Colorado Parks and Wildlife researchers are asking the public for help in locating the people responsible for a series of suspected poaching incidents earlier this month. Eight deer and elk were killed within two and a half weeks, leaving the carcasses behind.
Five of the animals were killed within walking distance of roads, according to one Press release CPW.
“All of these animals were found shot and abandoned,” Rachel Sralla, CPW Area Wildlife Manager, said in the press release. “This is a flagrant violation of Colorado’s hunting and fishing laws, which require hunters to prepare game meat for human consumption.”
The incidents occurred within the boundaries of CPW’s Game Management Unit 70. GMU 70 covers parts of San Miguel, Dolores, and Montrose counties. It consists of areas around Telluride and Mt. Sneffels to the east, along County Highway 62, Wrights Mesa and Paradox Valley on the north side, and parallel to Disappointment Creek and Disappointment Valley on the southern border. It extends west to the Colorado-Utah state line. On Oct. 30, CPW investigators were investigating the suspected poaching of a small mule deer buck that had been shot in the higher elevations of Dry Creek Basin and left behind. They were approached by hunters who had found another deer less than a mile away.
CPW District Wildlife Manager Mark Caddy stated in the press release that there was no apparent reason that an ethical hunter would not have collected and tagged these deer and harvested the meat properly.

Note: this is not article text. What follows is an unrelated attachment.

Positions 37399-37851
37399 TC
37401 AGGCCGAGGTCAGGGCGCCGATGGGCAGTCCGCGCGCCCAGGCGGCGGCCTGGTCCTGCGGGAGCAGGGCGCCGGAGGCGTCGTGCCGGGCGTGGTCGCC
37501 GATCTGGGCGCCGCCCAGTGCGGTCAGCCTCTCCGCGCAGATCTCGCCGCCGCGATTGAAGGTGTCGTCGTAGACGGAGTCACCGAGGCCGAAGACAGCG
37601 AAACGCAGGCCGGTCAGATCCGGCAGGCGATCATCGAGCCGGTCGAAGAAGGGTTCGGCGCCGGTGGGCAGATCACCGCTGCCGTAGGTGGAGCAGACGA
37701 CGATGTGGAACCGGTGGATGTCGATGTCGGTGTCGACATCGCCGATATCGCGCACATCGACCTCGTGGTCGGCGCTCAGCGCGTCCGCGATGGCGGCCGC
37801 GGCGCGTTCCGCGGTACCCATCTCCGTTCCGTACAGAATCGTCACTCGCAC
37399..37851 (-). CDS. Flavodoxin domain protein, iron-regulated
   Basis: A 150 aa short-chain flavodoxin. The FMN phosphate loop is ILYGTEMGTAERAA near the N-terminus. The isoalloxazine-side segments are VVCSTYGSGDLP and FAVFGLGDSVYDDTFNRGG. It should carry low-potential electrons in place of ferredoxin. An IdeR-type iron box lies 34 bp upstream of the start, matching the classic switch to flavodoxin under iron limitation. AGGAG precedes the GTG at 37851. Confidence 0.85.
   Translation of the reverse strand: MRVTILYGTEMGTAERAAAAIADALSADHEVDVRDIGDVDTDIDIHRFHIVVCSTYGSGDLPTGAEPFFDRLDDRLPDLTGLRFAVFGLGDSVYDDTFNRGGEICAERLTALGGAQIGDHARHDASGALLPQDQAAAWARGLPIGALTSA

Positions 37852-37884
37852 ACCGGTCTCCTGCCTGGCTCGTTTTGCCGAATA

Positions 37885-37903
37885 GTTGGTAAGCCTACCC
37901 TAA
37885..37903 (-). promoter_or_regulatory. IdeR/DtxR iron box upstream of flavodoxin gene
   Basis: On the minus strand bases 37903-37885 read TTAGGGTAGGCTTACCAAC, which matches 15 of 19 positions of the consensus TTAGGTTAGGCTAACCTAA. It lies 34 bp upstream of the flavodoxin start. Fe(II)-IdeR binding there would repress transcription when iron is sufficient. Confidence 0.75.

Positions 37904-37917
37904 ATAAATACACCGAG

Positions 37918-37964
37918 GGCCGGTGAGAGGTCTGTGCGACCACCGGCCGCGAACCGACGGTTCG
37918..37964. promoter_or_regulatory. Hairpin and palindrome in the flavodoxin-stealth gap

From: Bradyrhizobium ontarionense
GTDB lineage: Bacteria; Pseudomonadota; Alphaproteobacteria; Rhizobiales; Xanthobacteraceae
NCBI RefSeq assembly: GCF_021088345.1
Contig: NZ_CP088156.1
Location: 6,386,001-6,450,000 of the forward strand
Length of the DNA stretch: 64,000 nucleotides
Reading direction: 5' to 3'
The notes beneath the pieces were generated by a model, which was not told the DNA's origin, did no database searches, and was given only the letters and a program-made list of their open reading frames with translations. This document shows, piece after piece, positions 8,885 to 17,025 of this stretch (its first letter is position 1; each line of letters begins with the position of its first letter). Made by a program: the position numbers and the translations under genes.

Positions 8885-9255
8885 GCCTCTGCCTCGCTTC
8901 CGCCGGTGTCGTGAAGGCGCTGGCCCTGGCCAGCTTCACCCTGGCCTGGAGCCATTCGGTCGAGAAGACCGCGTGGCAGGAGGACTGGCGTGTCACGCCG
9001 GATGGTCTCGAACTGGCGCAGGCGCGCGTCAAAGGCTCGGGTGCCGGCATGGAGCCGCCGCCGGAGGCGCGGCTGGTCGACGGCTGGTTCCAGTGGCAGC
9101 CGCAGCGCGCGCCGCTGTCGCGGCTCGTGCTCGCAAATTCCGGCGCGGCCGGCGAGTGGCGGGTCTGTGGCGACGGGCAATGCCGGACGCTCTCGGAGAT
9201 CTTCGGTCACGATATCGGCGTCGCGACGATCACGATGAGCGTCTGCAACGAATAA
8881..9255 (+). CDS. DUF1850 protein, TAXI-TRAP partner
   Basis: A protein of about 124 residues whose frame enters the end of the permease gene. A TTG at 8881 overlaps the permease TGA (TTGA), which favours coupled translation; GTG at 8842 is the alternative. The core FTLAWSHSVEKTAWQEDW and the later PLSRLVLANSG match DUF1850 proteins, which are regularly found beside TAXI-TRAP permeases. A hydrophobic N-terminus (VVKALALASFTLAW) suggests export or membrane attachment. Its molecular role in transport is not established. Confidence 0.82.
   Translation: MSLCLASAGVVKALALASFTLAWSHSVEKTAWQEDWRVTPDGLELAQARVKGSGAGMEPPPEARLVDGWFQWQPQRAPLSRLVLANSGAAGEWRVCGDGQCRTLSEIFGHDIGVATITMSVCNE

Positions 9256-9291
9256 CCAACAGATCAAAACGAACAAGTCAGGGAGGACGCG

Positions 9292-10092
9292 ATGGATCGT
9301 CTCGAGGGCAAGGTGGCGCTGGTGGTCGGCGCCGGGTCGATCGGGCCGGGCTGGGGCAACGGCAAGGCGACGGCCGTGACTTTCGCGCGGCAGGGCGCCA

Another mule deer buck was found on November 6 in Dry Creek Basin. It was “within walking distance of the road” and believed to have been killed that day. said Caddy.
That same day, hunters reported that two bull elk had been shot and abandoned in the Dan Noble State Wildlife Area, about 14 miles southwest of Norwood.
On November 17, hunters reported that a dead spiny bull moose had been left in the Callan Draw area southwest of Norwood. CPW investigators discovered two cow elk that had also been killed nearby.
Researchers estimate that the animals had been killed a day or two earlier. They also found evidence that the parties who killed the cows initially tried to retrieve the carcasses, but left them behind – and some material, too, which was taken as evidence.
“Any activity that people enjoy usually goes well and participants behave in the appropriate legal, moral and ethical manner,” Caddy stated in the press release. “Sometimes, however, there are one or two people who show up and behave in a way that no one inside or outside the activity can approve of. Apparently, these types of individuals have appeared in GMU 70 during the recent hunting seasons.”
In all cases, hunters discovered the remains and reported them to CPW.
“The first information about each animal in these cases came from hunters in the field who took the time to call and report something was wrong,” Caddy explained. “These ethical hunters are just as concerned about this happening as we are.”
Anyone with information is requested to contact Operation Game Thief by phone at 877-265-6648 or by email at firstname.lastname@example.org. A $1,000 reward is possible for information leading to an arrest.
Photo 1: A spiny bull moose found shot dead and abandoned is pictured on November 17 in the Callan Draw area southwest of Norwood. Tony Bonacquista/CPW Photos
Photo 2: A bull elk that was shot and abandoned is pictured Nov. 6 at the Dan Noble State Wildlife Area.
Photo 3: A mule deer buck that was shot and abandoned is pictured Oct. 30 in Dry Creek Basin.